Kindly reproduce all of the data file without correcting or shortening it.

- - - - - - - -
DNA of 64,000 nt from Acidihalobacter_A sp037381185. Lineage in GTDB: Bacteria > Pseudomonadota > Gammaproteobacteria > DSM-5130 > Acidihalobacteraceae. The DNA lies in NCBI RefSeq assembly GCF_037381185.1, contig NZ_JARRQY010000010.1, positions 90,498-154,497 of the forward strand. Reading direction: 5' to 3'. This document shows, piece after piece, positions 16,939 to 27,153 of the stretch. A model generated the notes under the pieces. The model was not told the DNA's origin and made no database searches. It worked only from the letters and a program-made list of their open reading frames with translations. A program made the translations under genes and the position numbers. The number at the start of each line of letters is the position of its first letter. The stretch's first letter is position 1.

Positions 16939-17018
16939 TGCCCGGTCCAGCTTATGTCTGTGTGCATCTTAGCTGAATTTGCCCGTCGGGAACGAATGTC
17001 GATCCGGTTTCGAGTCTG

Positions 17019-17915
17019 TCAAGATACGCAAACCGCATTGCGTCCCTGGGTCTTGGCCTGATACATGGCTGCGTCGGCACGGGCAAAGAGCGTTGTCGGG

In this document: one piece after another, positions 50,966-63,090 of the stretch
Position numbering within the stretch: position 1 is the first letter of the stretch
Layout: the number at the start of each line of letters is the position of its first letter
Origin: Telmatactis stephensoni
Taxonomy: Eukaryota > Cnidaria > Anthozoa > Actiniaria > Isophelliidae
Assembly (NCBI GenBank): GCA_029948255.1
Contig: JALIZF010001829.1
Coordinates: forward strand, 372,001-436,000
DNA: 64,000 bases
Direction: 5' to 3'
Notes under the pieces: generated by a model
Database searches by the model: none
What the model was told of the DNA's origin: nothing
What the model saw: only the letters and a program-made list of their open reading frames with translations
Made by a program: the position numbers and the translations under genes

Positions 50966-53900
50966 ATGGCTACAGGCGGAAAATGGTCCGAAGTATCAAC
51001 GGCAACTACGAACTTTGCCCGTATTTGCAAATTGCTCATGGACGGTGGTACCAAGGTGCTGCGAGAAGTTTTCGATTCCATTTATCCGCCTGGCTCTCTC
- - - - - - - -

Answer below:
DNA of 64,000 nt from Acidihalobacter_A sp037381185. Lineage in GTDB: Bacteria > Pseudomonadota > Gammaproteobacteria > DSM-5130 > Acidihalobacteraceae. The DNA lies in NCBI RefSeq assembly GCF_037381185.1, contig NZ_JARRQY010000010.1, positions 90,498-154,497 of the forward strand. Reading direction: 5' to 3'. This document shows, piece after piece, positions 16,939 to 27,153 of the stretch. A model generated the notes under the pieces. The model was not told the DNA's origin and made no database searches. It worked only from the letters and a program-made list of their open reading frames with translations. A program made the translations under genes and the position numbers. The number at the start of each line of letters is the position of its first letter. The stretch's first letter is position 1.

Positions 16939-17018
16939 TGCCCGGTCCAGCTTATGTCTGTGTGCATCTTAGCTGAATTTGCCCGTCGGGAACGAATGTC
17001 GATCCGGTTTCGAGTCTG

Positions 17019-17915
17019 TCAAGATACGCAAACCGCATTGCGTCCCTGGGTCTTGGCCTGATACATGGCTGCGTCGGCACGGGCAAAGAGCGTTGTCGGG

In this document: one piece after another, positions 50,966-63,090 of the stretch
Position numbering within the stretch: position 1 is the first letter of the stretch
Layout: the number at the start of each line of letters is the position of its first letter
Origin: Telmatactis stephensoni
Taxonomy: Eukaryota > Cnidaria > Anthozoa > Actiniaria > Isophelliidae
Assembly (NCBI GenBank): GCA_029948255.1
Contig: JALIZF010001829.1
Coordinates: forward strand, 372,001-436,000
DNA: 64,000 bases
Direction: 5' to 3'
Notes under the pieces: generated by a model
Database searches by the model: none
What the model was told of the DNA's origin: nothing
What the model saw: only the letters and a program-made list of their open reading frames with translations
Made by a program: the position numbers and the translations under genes

Positions 50966-53900
50966 ATGGCTACAGGCGGAAAATGGTCCGAAGTATCAAC
51001 GGCAACTACGAACTTTGCCCGTATTTGCAAATTGCTCATGGACGGTGGTACCAAGGTGCTGCGAGAAGTTTTCGATTCCATTTATCCGCCTGGCTCTCTC